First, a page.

As a history teacher, I spend a lot of time discussing and thinking about violence—wars, conflict, and the like. Students, especially my sophomore boys, are enthralled by talk of war, artillery, bombs and destruction. Even the most disruptive kids tuned in when we covered the World Wars. Some would argue that this is a reflection of our culture’s embrace of violence, especially as its connected to masculinity, but I’m aligned with Thomas Hobbes: humans are prone to violence, and some level of bloodthirstiness is a natural, if undesirable tendency.
In my day job at an urban high school, I’m often forced out of my theoretical bubble by actual violence. Students fighting in the halls or cafeteria is relatively rare at my school (knocking on wood), because we have teachers and staff who care enough to step in if they/we see conflicts escalating. Of course, there are some conflicts we cant resolve and others we don’t recognize in time, so fights do happen. Regardless, conflicts occur frequently
My school lies in a violent neighborhood, and at times, that violence interferes with our students’ education. For some students, neighborhood violence has already scarred them, leaving many teens in the inner city traumatized. What happens to these young people, many of whom are also the victims of structural violence at the hands of a state and society that sees them as less than in so many ways? Just last week, a black fourteen year-old boy was choked, tackled and pinned to the ground for staring threateningly at Miami-Dade police, all while holding a puppy. It would be funny if it weren’t the latest example of absurd abuse of young black men at the hands of our police state. Most of my students are young men of color, and more than ever, I appreciate the violence carried out on them as a result of their identity.
Violence works in cycles, and this helps to explain why young black men tend to be . A local nonprofit that I’ve been very impressed by describes gun violence as “a disease which has infected our society and is continuing to spread.” The Centers for Disease Control has also written about the public health approach to violence. In a community ravaged by violence–Crown Heights, Brooklyn–the entire community has to wake up and pay attention. Not only that, we need to be actively searching for any action that might reduce the scourge of violence that seems to have infected this neighborhood.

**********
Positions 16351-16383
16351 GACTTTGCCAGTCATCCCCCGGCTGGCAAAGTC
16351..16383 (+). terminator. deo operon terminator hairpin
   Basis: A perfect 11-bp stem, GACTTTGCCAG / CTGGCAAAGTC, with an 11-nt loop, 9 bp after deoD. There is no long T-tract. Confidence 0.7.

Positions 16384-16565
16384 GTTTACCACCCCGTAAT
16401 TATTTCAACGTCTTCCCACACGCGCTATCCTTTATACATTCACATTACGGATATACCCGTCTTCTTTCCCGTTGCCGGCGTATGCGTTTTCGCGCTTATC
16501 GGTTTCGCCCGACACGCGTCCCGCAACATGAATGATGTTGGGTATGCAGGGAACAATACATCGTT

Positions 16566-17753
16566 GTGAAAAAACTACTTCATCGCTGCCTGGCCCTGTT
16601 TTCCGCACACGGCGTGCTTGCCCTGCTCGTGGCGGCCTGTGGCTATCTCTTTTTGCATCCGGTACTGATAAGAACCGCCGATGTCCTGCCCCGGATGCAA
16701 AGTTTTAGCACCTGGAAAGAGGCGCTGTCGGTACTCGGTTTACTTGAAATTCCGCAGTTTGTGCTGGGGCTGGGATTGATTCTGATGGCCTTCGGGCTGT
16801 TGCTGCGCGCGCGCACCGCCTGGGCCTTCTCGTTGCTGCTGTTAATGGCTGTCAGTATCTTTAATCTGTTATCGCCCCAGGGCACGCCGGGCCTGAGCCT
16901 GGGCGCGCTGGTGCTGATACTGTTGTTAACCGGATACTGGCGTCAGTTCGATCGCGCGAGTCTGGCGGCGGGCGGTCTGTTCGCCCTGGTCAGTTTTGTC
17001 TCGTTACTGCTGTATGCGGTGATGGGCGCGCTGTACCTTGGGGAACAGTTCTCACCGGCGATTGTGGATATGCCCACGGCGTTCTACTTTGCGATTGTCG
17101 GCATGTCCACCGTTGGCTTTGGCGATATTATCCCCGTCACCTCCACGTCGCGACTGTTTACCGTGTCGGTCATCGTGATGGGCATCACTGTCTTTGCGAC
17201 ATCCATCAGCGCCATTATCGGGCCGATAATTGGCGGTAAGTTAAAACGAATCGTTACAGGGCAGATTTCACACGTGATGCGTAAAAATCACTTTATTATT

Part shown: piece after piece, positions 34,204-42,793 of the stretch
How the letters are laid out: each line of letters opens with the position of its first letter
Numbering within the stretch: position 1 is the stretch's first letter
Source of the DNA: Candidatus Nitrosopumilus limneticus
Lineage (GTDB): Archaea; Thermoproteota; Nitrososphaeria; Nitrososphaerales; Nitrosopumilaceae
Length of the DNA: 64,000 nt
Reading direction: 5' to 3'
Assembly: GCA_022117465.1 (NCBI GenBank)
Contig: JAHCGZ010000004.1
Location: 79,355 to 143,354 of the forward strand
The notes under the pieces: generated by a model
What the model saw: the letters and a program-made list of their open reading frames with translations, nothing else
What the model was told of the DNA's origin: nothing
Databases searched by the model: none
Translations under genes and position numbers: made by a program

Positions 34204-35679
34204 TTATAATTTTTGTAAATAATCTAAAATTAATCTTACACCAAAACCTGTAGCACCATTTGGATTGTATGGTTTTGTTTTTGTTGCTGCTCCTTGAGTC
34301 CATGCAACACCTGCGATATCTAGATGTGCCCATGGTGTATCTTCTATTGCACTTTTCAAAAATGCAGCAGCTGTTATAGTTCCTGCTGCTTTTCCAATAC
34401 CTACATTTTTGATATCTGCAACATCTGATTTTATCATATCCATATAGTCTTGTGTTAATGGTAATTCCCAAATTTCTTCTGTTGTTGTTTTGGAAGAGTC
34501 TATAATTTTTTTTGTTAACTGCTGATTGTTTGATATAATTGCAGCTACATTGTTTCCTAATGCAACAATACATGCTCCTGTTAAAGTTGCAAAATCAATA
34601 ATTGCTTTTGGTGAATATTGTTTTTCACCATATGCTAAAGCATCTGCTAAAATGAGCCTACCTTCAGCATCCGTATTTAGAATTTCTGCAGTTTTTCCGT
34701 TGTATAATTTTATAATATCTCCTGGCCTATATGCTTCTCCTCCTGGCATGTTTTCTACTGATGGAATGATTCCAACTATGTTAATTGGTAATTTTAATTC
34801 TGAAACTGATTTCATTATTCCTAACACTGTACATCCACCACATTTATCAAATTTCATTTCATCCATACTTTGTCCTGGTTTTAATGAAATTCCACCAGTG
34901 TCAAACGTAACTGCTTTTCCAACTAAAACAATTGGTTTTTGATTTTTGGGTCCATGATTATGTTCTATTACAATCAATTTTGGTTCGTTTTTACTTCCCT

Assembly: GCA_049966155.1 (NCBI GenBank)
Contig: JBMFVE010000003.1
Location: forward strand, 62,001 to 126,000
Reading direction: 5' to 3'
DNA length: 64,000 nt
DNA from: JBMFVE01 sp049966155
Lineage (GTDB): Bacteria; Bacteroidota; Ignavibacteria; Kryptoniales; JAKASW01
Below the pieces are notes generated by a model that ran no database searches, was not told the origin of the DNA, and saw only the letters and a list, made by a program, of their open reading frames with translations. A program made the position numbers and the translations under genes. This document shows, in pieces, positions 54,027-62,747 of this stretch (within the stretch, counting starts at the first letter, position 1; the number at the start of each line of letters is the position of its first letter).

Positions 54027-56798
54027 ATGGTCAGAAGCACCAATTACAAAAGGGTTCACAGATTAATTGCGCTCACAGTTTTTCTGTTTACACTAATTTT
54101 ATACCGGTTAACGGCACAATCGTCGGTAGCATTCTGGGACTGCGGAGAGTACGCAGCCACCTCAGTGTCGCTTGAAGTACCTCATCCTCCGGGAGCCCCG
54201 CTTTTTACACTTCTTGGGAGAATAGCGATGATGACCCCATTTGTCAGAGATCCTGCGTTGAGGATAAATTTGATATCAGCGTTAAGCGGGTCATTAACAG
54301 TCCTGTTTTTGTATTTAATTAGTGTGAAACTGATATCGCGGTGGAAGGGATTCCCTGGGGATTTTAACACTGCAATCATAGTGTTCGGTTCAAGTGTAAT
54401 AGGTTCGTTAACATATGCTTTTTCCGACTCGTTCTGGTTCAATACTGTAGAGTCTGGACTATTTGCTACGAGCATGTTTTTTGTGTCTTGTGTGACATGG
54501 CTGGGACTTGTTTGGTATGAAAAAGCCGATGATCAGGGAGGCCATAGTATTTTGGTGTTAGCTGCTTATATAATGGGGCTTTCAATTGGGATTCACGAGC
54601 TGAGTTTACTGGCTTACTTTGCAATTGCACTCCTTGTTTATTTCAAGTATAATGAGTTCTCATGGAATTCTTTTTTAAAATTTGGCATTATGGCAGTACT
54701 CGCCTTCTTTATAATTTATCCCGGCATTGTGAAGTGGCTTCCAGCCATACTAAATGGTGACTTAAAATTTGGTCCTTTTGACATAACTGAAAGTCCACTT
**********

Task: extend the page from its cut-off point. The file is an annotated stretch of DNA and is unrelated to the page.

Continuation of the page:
Just this weekend, another young black man was shot and killed, this time on the block between my school and my team’s practice field. My honest belief is that the violence we see is almost always traceable to an earlier violent incident. Sometimes the cause is immediate–retaliation, revenge, etc–but other times, we have to search for a cause. Violence can seem inexplicable, but not with the broader understanding advocated by the World Health Organization, among others. The scars of violence are long-lasting, and they persist. As Dr. King told us, violence begets violence and hate begets hate.
The original violence, at least for many of my students, was abandonment or abuse by one or both parents. A lot has been written about the “breakdown of the American family,” some more histrionic than is warranted, but there is truth to the idea that growing up without a father is traumatic. It’s an absence that cant really be solved for, and it absolutely has a ripple effect. Young people who grow up with a single mother are more likely to commit crimes, drop out of school, and suffer from poverty (The Consequences of Fatherlessness).
I feel called to work with my students because I know what this feels like–fatherlessness, if not criminality and dropping out. I remember how important it was (and still is) for me to have responsible, caring male figures in my life, especially teachers and coaches. Violence comes from the absence of compassionate role models and mentors. Education is…finding and filling these gaps.
Understanding where violence comes from and addressing it there